Take a piece of paper (or use your computer) and draw a line down the middle (creating two columns).

Write "Love" at the top of the left column and write down your first responses to the following questions.

"Love is..."

"When I think of love, I think of..."

"When I love, I feel..."

"When I am loved I feel..."

"In love, I look for..."

"I wish I experienced love as..."

On the top of the right column write "Sex" and write your immediate associations to the following prompts.

"Sex is..."

"When I think of sex, I think of..."

"When I desire, I feel..."

"When I am desired I feel..."

"In sex, I look for..."

"I wish I experienced sex as..."


Now take a few minutes to look at your responses. Notice any similarities? Notice any differences? How do you feel after looking at your lists? Do you wish you had different responses?

Your Swoon hosts

Gina Senarighi, MS, MA, CPC is a sexuality counselor and communication consultant specializing in healthy boundaries, passionate relationships, jealousy, and infidelity. She supports non-traditional couples all over the world as a retreat leader and certified relationship coach.
Connect with Gina

Julie Jeske, LPC is a sex and relationship counselor. She has a private practice where she helps clients increase intimacy, ignite passion and deepen their connection to themselves and others. Julie especially loves to help women discover who they are sexually. Through counseling, online classes, or in-person retreats; her clients learn how to talk about their sexual and relationship desires, and explore ways to make them a reality.
Connect with Julie


Every Monday, join Julie Jeske and Gina Senarighi, sex therapists, pleasure specialists, and relationship coaches, as they break down what everyone needs to know about sex, relationships, intimacy, love and desire. 

Join us and leave your review on any of your favorite podcast channels:

Why I Love LGBTQ Love

This year I'm celebrating 15 years supporting LGBTQ relationships professionally. It's been my joy to support hundreds of queer relationships through commitments, trust repair, communication struggles and more.

Y'all are pretty fabulous.

Here are ten things I love about LGBTQ love:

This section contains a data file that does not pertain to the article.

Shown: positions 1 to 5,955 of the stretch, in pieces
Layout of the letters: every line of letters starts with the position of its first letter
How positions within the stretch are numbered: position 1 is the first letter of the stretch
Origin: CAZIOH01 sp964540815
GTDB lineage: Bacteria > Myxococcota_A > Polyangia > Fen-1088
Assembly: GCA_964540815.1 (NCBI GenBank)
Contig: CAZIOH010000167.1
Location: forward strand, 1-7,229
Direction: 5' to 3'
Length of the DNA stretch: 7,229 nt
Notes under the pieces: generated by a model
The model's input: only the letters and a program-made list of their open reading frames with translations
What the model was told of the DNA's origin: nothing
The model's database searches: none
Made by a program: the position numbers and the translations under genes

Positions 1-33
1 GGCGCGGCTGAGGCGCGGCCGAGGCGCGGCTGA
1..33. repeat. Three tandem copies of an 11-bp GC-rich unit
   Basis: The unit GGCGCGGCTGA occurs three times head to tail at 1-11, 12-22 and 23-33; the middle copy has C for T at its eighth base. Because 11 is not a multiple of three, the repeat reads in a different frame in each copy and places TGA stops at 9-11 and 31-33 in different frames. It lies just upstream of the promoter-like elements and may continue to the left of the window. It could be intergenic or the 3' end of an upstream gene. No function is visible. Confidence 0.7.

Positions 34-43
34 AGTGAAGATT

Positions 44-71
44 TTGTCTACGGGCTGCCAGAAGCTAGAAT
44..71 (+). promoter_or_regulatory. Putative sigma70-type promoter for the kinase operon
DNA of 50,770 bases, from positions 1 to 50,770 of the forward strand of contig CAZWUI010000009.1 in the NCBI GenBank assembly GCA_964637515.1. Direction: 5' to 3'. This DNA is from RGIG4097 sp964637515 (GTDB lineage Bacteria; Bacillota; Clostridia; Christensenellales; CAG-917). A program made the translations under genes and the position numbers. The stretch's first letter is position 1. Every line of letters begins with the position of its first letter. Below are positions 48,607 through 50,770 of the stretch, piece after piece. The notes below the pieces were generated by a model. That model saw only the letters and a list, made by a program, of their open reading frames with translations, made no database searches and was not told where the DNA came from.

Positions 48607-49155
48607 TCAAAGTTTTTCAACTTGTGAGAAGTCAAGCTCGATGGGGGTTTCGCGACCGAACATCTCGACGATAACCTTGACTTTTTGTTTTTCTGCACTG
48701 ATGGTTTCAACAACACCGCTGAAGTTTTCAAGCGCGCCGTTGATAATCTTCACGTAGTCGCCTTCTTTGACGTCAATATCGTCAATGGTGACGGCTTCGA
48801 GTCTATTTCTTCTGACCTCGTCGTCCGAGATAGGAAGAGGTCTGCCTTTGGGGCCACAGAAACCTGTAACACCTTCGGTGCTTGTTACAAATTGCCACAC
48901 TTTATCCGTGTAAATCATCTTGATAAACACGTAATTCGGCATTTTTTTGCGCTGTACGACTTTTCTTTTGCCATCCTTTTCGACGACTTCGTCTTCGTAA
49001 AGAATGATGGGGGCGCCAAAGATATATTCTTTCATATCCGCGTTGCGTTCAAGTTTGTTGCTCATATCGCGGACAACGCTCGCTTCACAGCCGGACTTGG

1. Because most of these folks have had to do a little reflection about how their love is different than most the folks in their life they're often more self-aware in partnership.


2. LGBTQ couples are far more likely to create balanced plans around their household responsibilities (this isn't just my expertise, this is a well-researched fact).


3. Children of LGBTQ couples do better in school, get more involved in their communities, and step into leadership more than others (this is researched, not just my opinion).


4. LGBTQ couples are far more jealousy-resilient for a large variety of reasons (again, there's plenty of research to back this up, beyond my experience).


5. More often than heterosexual couples these folks are willing to get creative sexually to get their needs met (again, this is well researched). 


6. More often than not these couples are willing to talk openly about their sexual needs (you know, and then they get them met) (again, this is well researched).


7. More often than other couples, LGBTQ partners are able to navigate open relationships with care.


8. LGBTQ folks are more likely to wait to marry/commit until they've explored some personally. This creates a possibility for more emotionally mature relationships.


9. More often than others, LGBTQ folks plan meaningful commitment ceremonies shaped around their unique core values (I just like these).


10. LGBTQ couples are more likely to use humor and humility in healthy ways in conflict (this is well-researched, not just my opinion).

Again, thank all of you who have shared your personal paths with me over the years. It's an honor to support your love.


Hi!  I'm glad you're reading.  Let me know if I can help you:

Gina Senarighi LGBTQ Couples Counselor
  • open your relationship & practice polyamory with integrity

  • move beyond jealousy, fear, and insecurity 

  • manage intense emotions that arise in conflicts

  • rebuild trust after infidelity or dishonesty

  • shift stuck communication & codependent relationship patterns

I lead couples retreats, host workshops, and see private clients online. 

Call me for a free consultation to rethink the way you do relationships.

Gina Senarighi, MS, MA, CPC is a communication consultant, sexuality counselor and certified relationship coach specializing in polyamory, open relationships, jealousy, and infidelity.  

An Accurate History of Marriage?

I spend lots of time in sessions talking with folks who wonder why some of the most common ways we do committed relationships doesn’t work for them.

Why do we do marriage for love, and what is love anyway? What happens when love changes over time?

And why do we split household tasks the way we do? How can we create a more egalitarian breakdown than whatever our families modeled? How do we keep equality erotic?

How can we break out of these normative partnerships?

How do we build something intentional instead of defaulting to practices we know don’t work?

One of the first steps in intentional change is growing awareness, and WOW do I have a great resource for you this week. Hidden Brain, by Shankar Vedantam, recently covered the history of marriage and it is FULL of great information about how we ended up with many of the cultural norms about marriage that we currently practice.

Taking a closer look at the ways we practice love and commitment, the practices we consider “normal” helps us use discernment about if and when we want to choose them today.